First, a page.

#WealthforLife Wednesdays: How to Deal With The Student Loan Debt Hike

Here's 5 tips to help you borrow smart

student loan debtBy now you are all aware that effective July 1st, 2013 federal subsidized Stafford Student Loan rates, a widely utilized type of student loan, has increased from 3.4% to 6.8%. Like many of you, I was saddened by Congress’ failure to act.

With student loan debt now at more than $1 trillion, more than the nation’s combined credit card debt, and at a time when the average debt loan for a college student is about $30,000, these hikes will further weigh down this generation with mounds of debt and could certainly put higher education beyond reach for some.

“This is just another example of why we have to be more prudent with our own finances because the government does not always come through and when they don’t you still need to be prepared,” says Ryan Mack, President and CEO at Optimum Capital Management, LLC. “The government is not a financial planning tool. You are!”

The hike does not affect those who borrowed prior to July 1st so don’t panic, you will not see your payments double if you have already graduated. It only applies to all new federal subsidized loans. Although Congress still may come to a decision to correct this rate crisis in upcoming months, Mack says you can’t sit back waiting for the government. Regardless of what the rates are you have to have take the time out to research your options and map out your future.

Mack and I teamed up to create this list of ideas and resources to help you boost your student loan IQ and borrow smart:

Find Ways to Cut Cost:

You can accelerate your degree program by “testing out” of subjects and getting college credits for what you already know. The College-Level Examination Program (CLEP) test offers 33 exams in five subject areas, covering material taught in courses that you may generally take in your first two years of college. The 90-minute exams, which cost $80 each, are administered at 1,700 test centers and 2,900 college and universities.

Also, find out if your college or university offers their own test to let you skip certain classes or earn credits if you pass and if you can receive college credit for training you already have. You can also ask the campus registrar to find out what credits can be transferred if you take a class at a local community college. The cost per credit is often much cheaper than a four year college or university.

Check out this list of the Top Ten Tuition Free Colleges at Fastweb.com

Estimate Your College Cost Ahead of Time:

I’ve seen a lot of students take on more debt to attend a college or university because of its name only to major in a degree program that does not produce ROI. Mack says that students should consider attending a college or university that they can truly afford and supplement their education with experience.

“Start a business while you’re in college or a blog about your career and level of expertise. No matter what school you attend,” Mack says, “you must “create your own experience.”

Estimate your cost with this calculator from CNN Money

Borrow Only What You Need:

When you take out a loan, remember it’s not a gift. It must be paid back and with interest. Make sure you’re only borrowing enough money to pay for education related expenses–tuition, room and board, textbooks, etc. Do not use your money for recreation such as eating out or spring break. If you receive a refund check at the end of each semester consider paying back your student loans while you’re in school. It can help you save money in the long run and pay off your loan faster.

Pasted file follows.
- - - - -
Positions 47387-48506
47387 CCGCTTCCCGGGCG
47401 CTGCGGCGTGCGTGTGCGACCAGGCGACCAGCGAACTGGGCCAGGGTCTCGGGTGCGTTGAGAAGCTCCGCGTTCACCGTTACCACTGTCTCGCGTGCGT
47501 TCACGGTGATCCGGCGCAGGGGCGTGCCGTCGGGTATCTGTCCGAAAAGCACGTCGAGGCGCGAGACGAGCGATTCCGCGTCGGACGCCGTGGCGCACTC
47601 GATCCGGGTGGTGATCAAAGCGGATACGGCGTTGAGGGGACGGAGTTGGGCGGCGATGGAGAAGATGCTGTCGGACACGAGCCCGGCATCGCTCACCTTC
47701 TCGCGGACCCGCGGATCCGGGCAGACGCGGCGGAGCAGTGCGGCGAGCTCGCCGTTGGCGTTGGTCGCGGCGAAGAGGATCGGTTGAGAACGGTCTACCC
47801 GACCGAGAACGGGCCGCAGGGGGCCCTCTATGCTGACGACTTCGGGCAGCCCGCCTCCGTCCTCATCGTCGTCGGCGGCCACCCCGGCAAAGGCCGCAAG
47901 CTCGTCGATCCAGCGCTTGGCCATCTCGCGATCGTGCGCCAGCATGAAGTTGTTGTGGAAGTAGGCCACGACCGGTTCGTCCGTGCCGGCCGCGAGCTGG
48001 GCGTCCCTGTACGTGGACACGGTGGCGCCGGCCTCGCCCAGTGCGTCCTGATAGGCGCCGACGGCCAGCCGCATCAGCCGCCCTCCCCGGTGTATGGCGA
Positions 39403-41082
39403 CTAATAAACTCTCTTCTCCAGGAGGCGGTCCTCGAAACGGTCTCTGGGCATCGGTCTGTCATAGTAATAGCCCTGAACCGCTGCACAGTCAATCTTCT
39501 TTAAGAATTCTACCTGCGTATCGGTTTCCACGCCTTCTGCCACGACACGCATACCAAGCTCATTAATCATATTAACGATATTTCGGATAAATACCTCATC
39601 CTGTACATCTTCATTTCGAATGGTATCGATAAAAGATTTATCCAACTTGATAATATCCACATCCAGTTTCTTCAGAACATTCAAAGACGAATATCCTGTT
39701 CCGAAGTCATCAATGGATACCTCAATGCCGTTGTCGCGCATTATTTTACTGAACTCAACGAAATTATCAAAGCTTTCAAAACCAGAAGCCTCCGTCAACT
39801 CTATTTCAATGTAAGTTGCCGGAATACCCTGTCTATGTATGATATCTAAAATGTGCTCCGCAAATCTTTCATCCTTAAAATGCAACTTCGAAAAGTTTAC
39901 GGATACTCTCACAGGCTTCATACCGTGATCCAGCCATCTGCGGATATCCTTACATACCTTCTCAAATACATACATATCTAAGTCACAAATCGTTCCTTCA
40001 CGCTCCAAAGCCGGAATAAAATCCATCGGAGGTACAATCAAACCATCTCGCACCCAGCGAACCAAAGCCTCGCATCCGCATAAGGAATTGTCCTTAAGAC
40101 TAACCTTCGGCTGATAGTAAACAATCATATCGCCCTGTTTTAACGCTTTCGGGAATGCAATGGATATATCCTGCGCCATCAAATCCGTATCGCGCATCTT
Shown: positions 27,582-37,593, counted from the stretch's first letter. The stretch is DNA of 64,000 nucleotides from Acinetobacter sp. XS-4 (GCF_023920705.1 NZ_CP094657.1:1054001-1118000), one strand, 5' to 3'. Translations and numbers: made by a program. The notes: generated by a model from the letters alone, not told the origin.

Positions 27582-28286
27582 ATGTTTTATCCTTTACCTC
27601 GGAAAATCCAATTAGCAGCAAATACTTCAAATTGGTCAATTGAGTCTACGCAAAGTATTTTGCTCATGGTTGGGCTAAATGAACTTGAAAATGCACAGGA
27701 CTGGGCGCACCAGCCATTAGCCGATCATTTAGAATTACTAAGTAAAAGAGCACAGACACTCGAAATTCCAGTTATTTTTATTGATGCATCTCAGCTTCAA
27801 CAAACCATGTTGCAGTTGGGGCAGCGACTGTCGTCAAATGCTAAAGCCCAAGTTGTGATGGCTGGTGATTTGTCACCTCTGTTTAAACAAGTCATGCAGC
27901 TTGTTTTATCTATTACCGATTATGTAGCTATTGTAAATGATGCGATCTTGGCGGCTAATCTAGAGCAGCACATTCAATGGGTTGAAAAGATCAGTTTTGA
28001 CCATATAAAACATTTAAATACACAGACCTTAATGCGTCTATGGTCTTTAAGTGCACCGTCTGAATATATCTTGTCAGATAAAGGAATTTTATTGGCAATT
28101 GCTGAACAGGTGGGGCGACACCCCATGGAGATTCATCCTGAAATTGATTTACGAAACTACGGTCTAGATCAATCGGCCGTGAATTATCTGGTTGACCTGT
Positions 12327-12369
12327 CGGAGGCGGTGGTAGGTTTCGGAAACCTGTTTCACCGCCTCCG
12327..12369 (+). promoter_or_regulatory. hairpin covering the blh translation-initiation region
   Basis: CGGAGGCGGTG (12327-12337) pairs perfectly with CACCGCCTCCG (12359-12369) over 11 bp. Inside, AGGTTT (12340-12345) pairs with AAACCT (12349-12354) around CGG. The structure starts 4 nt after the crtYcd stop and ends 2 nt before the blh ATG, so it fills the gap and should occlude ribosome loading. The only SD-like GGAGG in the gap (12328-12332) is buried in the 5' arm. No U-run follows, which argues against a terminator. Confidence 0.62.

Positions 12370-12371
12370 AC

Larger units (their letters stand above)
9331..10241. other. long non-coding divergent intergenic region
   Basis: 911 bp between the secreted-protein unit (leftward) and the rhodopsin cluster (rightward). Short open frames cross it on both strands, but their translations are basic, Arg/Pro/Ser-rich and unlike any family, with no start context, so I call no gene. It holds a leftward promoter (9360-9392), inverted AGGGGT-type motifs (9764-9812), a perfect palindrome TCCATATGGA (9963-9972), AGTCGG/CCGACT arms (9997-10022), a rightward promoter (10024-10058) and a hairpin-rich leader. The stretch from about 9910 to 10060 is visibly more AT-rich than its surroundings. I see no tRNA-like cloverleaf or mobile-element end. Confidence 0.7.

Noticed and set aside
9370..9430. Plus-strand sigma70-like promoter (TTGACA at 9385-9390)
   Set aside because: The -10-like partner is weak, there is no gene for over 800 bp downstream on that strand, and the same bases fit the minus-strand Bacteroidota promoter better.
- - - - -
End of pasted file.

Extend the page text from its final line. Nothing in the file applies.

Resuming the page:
Do Your Consolidation Math:

“Explore your options before you consolidate,” says Mack. “Consolidation may mean a smaller payment but it can also elongate the repayment period and you may pay more in total interest.” Mack recommends that you evaluate your options by comparing the rate you’re currently paying to the new rate. Make sure that the new monthly loan amount is within your budget. And don’t be afraid to shop around for consolidation offers. Your school might recommend borrowing from a certain lender but you need to get the full terms of disclosure before making the commitment and ask why you are being referred to this lender.

Mack adds, “If you get good deal that allows you to drop your monthly payments from $800 to $200, for example, that does not mean that you should start paying $200 a month. Aim to pay more and pay it back sooner. Once you have an emergency fund in place it’s a good idea to accelerate your payments.”

For more tips on paying back your student loans check out how my friend paid back her school debt four years ahead of schedule.

Check out these student loan consolidation calculators:

Fincalc.com

FinAid.org

BankRate.com

Understand What Deferment Really Means:

“Just because a loan is deferred doesn’t mean that it is not accruing interest,” cautions Mack. “Banks love this because you elongate the time it takes to pay the bank back the loan and you’re paying more money on the loan that is not even going towards the principle.”

For Subsidized Stafford Loans, the interest that accrues on the loan during the deferment is paid by the federal government. For unsubsidized Stafford Loans, the interest that accrues during a deferment must be paid by the borrower during or after the deferment period. For all other types of loans you are responsible for paying the daily interest that accrues.

What do you think about the student loan hike? What’s your borrowing strategy?

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